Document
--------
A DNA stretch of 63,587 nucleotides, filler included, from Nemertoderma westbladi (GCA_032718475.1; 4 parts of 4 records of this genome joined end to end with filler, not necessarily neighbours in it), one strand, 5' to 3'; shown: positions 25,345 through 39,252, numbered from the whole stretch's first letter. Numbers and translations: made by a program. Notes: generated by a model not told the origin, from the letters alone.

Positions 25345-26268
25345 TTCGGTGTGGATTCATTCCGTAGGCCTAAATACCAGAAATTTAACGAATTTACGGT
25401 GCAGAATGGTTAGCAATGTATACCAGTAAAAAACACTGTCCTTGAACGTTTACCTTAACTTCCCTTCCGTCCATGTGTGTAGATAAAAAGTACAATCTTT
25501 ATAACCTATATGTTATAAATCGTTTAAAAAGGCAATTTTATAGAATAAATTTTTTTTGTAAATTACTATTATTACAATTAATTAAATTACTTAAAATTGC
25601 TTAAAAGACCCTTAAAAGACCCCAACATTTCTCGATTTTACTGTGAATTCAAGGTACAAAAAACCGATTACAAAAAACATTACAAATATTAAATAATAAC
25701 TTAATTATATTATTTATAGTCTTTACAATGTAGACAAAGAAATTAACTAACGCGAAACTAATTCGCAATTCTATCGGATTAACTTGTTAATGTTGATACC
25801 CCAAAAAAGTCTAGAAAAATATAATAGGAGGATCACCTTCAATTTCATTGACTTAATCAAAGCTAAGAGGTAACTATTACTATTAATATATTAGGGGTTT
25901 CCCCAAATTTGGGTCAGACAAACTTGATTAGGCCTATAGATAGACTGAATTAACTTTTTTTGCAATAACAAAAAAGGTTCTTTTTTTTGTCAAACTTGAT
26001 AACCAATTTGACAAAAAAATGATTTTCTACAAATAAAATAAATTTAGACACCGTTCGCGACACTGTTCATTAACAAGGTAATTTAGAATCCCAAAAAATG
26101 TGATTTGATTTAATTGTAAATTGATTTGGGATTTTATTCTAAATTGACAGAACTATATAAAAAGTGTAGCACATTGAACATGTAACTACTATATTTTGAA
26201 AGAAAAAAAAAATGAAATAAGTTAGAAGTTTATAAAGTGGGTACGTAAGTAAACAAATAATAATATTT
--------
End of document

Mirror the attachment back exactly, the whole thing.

A DNA stretch of 63,587 nucleotides, filler included, from Nemertoderma westbladi (GCA_032718475.1; 4 parts of 4 records of this genome joined end to end with filler, not necessarily neighbours in it), one strand, 5' to 3'; shown: positions 25,345 through 39,252, numbered from the whole stretch's first letter. Numbers and translations: made by a program. Notes: generated by a model not told the origin, from the letters alone.

Positions 25345-26268
25345 TTCGGTGTGGATTCATTCCGTAGGCCTAAATACCAGAAATTTAACGAATTTACGGT
25401 GCAGAATGGTTAGCAATGTATACCAGTAAAAAACACTGTCCTTGAACGTTTACCTTAACTTCCCTTCCGTCCATGTGTGTAGATAAAAAGTACAATCTTT
25501 ATAACCTATATGTTATAAATCGTTTAAAAAGGCAATTTTATAGAATAAATTTTTTTTGTAAATTACTATTATTACAATTAATTAAATTACTTAAAATTGC
25601 TTAAAAGACCCTTAAAAGACCCCAACATTTCTCGATTTTACTGTGAATTCAAGGTACAAAAAACCGATTACAAAAAACATTACAAATATTAAATAATAAC
25701 TTAATTATATTATTTATAGTCTTTACAATGTAGACAAAGAAATTAACTAACGCGAAACTAATTCGCAATTCTATCGGATTAACTTGTTAATGTTGATACC
25801 CCAAAAAAGTCTAGAAAAATATAATAGGAGGATCACCTTCAATTTCATTGACTTAATCAAAGCTAAGAGGTAACTATTACTATTAATATATTAGGGGTTT
25901 CCCCAAATTTGGGTCAGACAAACTTGATTAGGCCTATAGATAGACTGAATTAACTTTTTTTGCAATAACAAAAAAGGTTCTTTTTTTTGTCAAACTTGAT
26001 AACCAATTTGACAAAAAAATGATTTTCTACAAATAAAATAAATTTAGACACCGTTCGCGACACTGTTCATTAACAAGGTAATTTAGAATCCCAAAAAATG
26101 TGATTTGATTTAATTGTAAATTGATTTGGGATTTTATTCTAAATTGACAGAACTATATAAAAAGTGTAGCACATTGAACATGTAACTACTATATTTTGAA
26201 AGAAAAAAAAAATGAAATAAGTTAGAAGTTTATAAAGTGGGTACGTAAGTAAACAAATAATAATATTT